All imaging data MUST be stored using the NIfTI file format. We RECOMMEND using compressed NIfTI files (.nii.gz), either version 1.0 or 2.0. Imaging data SHOULD be converted to the NIfTI format using a tool that provides as much of the NIfTI header information (such as orientation and slice timing information) as possible. Since the NIfTI standard offers limited support for the various image acquisition parameters available in DICOM files, we RECOMMEND that users provide additional meta information extracted from DICOM files in a sidecar JSON file (with the same filename as the .nii[.gz] file, but with a .json extension). Extraction of BIDS compatible metadata can be performed using dcm2niix and dicm2nii DICOM to NIfTI converters. A provided validator will check for conflicts between the JSON file and the data recorded in the NIfTI header.

Tabular files

Tabular data MUST be saved as tab delimited values (.tsv) files, i.e., CSV files where commas are replaced by tabs. Tabs MUST be true tab characters and MUST NOT be a series of space characters. Each TSV file MUST start with a header line listing the names of all columns (with the exception of physiological and other continuous acquisition data - see below for details). Names MUST be separated with tabs. String values containing tabs MUST be escaped using double quotes. Missing and non-applicable values MUST be coded as n/a. Numerical values MUST employ the dot (.) as decimal separator and MAY be specified in scientific notation, using e or E to separate the significand from the exponent. TSV files MUST be in UTF-8 encoding.


onset duration  response_time correct stop_trial  go_trial
200 200 0 n/a n/a n/a

Tabular files MAY be optionally accompanied by a simple data dictionary in a JSON format (see below). The data dictionaries MUST have the same name as their corresponding tabular files but with .json extensions. If a JSON file is provided, it MAY contain one or more fields describing the columns found in the TSV file (in addition to any other metadata one wishes to include that describe the file as a whole). Note that if a field name included in the JSON sidecar matches a column name in the TSV file, then that field MUST contain a description of the corresponding column, using an object containing the following fields:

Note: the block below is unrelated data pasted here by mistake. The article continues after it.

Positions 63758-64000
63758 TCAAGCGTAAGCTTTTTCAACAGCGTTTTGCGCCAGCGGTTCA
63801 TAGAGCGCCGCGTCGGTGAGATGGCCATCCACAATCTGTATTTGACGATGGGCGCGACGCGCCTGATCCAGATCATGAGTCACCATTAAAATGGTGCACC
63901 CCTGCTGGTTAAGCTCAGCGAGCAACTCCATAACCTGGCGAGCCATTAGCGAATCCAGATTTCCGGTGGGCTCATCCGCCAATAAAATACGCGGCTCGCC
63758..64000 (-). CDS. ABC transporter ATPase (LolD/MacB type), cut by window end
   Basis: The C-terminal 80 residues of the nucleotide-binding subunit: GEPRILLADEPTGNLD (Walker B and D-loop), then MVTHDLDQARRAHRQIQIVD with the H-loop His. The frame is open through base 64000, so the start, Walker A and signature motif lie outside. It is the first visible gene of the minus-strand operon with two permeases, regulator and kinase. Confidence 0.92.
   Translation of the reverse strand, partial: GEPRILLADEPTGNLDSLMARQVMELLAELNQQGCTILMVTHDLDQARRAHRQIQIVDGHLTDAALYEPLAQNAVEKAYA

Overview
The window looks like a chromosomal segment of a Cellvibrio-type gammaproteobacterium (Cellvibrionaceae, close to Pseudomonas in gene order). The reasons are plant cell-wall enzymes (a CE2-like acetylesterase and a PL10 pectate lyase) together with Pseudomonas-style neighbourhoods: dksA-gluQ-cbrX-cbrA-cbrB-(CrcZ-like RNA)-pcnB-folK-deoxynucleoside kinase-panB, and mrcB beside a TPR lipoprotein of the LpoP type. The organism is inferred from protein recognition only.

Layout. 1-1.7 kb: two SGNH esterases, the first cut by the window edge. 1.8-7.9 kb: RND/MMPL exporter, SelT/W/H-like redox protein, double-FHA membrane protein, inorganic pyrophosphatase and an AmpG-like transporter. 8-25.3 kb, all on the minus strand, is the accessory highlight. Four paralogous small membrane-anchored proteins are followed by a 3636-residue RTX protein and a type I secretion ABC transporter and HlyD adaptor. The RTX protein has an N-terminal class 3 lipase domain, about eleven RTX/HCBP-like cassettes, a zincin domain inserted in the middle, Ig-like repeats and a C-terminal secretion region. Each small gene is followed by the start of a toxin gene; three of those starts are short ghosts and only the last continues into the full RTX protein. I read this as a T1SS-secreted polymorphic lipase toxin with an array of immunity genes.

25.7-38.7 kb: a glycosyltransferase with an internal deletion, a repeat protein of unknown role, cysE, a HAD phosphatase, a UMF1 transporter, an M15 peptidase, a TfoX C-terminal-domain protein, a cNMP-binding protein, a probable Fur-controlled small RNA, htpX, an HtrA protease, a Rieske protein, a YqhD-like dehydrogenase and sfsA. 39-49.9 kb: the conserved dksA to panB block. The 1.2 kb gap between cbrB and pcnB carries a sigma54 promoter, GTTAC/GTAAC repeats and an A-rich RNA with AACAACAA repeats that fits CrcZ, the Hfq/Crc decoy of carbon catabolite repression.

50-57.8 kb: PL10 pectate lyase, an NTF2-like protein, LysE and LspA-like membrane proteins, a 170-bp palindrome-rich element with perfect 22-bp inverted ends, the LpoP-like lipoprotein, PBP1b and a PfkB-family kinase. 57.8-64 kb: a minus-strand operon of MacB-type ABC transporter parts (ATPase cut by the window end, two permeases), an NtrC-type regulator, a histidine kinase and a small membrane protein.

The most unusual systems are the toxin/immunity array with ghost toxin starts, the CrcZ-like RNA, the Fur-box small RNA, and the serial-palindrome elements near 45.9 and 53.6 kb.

Field name Definition
LongName Long (unabbreviated) name of the column.
Description Description of the column.
Levels For categorical variables: a dictionary of possible values (keys) and their descriptions (values).
Units Measurement units. [<prefix symbol>] <unit symbol> format following the SI standard is RECOMMENDED (see Appendix V).
TermURL URL pointing to a formal definition of this type of data in an ontology available on the web.


  "test": {
    "LongName": "Education level",
    "Description": "Education level, self-rated by participant",
    "Levels": {
      "1": "Finished primary school",
      "2": "Finished secondary school",
      "3": "Student at university",
      "4": "Has degree from university"
  "bmi": {
    "LongName": "Body mass index",
    "Units": "kilograms per squared meters",
    "TermURL": ""

Key/value files (dictionaries)

JavaScript Object Notation (JSON) files MUST be used for storing key/value pairs. JSON files MUST be in UTF-8 encoding. Extensive documentation of the format can be found here: Several editors have built-in support for JSON syntax highlighting that aids manual creation of such files. An online editor for JSON with built-in validation is available at:


  "RepetitionTime": 3,
  "Instruction": "Lie still and keep your eyes open"

Participant names and other labels